lifetime, collectively known as Voyages Extraordinaires, include his best-known works, Around the World in Eighty Days and Twenty Thousand Leagues Under the Sea. Begun in 1865 and published to huge success in 1869, Twenty Thousand Leagues has been translated into 147 languages and adapted into dozens of films. The novel also holds the distinction of describing a submarine twenty-five years before one was actually constructed. As a tribute to Verne, the first electric and nuclear submarines were named Nautilus. In 1872 Verne settled in Amiens with his family. During the next several years he traveled extensively on his yachts, visiting such locales as North Africa, Gibraltar, Scotland, and Ireland. In 1886 Verne's mentally ill nephew shot him in the leg, and the author was lame thereafter. This incident, as well as the tumultuous political climate in Europe, marked a change in Verne's perspective on science, exploration, and industry. Although not as popular as his early novels, Verne's later works are in many ways as prescient. Touching on such subjects as the ill effects of the oil industry, the negative influence of missionaries in the South Seas, and the extinction of animal species, they speak to concerns that remain urgent in our own time. Verne continued writing actively throughout his life, despite failing health, the loss of family members, and financial troubles. At his death in 1905 his desk drawers contained the manuscripts of several new novels. Jules Verne is buried in the Madeleine Cemetery in Amiens. Author biography from the Barnes & Noble Classics edition of Twenty Thousand Leagues Under the Sea.
Good To Know In 1848, Verne got his start writing librettos for operettas. When Verne's father found out that his son would rather write than study law, he cut him off financially, and Jules was forced to support himself as a stockbroker -- a job he hated but was fairly good at. During this period, he sought advice and inspiration from authors Alexandre Dumas and Victor Hugo. Verne stands as the most translated novelist in the world -- 148 languages, according to UNESCO statistics.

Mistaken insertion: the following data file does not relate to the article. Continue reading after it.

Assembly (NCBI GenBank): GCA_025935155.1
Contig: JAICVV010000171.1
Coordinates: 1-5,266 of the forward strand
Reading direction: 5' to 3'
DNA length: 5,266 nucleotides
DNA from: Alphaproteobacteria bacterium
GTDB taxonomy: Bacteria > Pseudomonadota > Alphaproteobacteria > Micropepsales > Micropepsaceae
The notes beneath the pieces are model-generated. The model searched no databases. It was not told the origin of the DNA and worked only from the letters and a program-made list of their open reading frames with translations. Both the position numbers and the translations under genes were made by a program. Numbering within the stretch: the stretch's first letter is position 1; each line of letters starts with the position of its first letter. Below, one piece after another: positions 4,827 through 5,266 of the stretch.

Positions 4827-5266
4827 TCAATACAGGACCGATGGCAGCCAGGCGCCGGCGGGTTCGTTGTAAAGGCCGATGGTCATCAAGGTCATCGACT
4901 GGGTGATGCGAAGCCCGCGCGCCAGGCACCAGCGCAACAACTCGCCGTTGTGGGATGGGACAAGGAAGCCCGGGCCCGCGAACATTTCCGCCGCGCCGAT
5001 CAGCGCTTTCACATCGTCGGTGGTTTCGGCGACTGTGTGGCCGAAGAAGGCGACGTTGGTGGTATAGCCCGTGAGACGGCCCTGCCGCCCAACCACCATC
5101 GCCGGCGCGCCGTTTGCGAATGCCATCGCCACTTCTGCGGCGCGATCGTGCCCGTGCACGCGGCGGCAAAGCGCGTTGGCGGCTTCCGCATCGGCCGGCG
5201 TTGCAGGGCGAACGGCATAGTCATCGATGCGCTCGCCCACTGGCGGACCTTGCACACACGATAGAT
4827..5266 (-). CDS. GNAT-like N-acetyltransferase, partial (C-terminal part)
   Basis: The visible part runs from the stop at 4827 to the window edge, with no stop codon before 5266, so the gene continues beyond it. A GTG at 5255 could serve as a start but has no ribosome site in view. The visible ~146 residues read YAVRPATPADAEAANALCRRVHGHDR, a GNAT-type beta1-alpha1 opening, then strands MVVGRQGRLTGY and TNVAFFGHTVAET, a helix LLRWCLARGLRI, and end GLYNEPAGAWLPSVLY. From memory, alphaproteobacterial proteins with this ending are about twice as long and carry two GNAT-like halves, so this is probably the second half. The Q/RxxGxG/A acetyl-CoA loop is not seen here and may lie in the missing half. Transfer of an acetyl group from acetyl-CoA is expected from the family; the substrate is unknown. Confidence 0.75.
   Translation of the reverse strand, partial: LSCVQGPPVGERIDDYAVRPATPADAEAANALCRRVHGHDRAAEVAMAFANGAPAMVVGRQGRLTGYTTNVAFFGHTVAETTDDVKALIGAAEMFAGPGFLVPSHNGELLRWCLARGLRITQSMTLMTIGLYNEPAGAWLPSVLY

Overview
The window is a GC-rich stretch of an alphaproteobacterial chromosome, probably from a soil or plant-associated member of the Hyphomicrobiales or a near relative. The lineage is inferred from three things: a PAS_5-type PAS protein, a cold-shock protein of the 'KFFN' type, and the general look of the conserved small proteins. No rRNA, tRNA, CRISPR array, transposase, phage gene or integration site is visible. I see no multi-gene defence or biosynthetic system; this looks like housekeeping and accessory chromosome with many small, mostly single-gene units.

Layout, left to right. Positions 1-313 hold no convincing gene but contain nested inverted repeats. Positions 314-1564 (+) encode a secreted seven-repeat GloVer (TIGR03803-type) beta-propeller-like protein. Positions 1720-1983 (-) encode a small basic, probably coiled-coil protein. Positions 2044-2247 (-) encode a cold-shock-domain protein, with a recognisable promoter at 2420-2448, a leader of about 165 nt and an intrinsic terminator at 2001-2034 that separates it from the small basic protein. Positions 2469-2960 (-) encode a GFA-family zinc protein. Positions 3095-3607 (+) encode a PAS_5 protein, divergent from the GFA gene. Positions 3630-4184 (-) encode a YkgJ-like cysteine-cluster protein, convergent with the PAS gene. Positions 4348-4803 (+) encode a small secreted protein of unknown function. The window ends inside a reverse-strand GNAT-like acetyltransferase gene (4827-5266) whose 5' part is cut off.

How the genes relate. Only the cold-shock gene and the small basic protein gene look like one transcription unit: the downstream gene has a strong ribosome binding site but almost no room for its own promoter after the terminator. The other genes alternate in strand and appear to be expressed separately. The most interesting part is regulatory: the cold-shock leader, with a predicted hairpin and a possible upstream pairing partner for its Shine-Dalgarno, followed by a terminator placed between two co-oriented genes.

Reviews In this fully dramatized adaptation of Jules Verne's classic, Journey to the Center of the Earth, Leonard Nimoy, John de Lancie, and cast members from Star TrekÂ® feature films and all four TV series take you on an incredible journey. Journey to the Center of the Earth is the story of Professor Lindenbrock, his nephew Axel and their quest for the secrets contained at the earth's core. Led by Hans, their Icelandic guide, Lindenbrock and Axel descend deeper into the planet than anyone has ever gone before...but will they make it back to the surface alive? Featuring virtuoso performaces from the entire cast, riveting sound effects and original music, Alien Voices' production of Journey to the Center of the Earth is an adventure in sound.
exellent exellent book. tis book is about 3 people that want to tavel to the center of the eath. it all starts when proffesor hardwigg and his nephew decipher a 500 year old manuscipt by an icelandic scientis saying to decend a specific volcano yo reach the center of the earth. when they get to iceland they meet a duck hunter named hans who will be their guide. they decend and as they go throug a tunnel end up in a underground ocean. this book is great, it has a great plot, decribes everything with detail( this book is perfect if you want to be a scientist). i strongly recomend it. it is kind of hard to understand,
Pure Junk. Replete with such antiquated scientific observations that even a bright third grader can prove wrong! Not that I blame the author. Since he had not visited Iceland - he tried to hide the fact with long boring details of the country, which reads like a litany of woes. Albeit better than his other work of unbelievable boredom - Voyage to the Moon (whatever). He is surely the worst of all 19th Century French writers ¿ though haven¿t read many expect Zola and Mauppant. Avoid it; read at your own peril. If hungry of adventure stories - pick up a Blyton. Even she wrote
better than him.
Some people think it's to discriptive and detailed but really a great classic. I just kinda skip the long paragraph of information but it would be a great book to write a report on. I mean it is quite an adventure very nicely writen.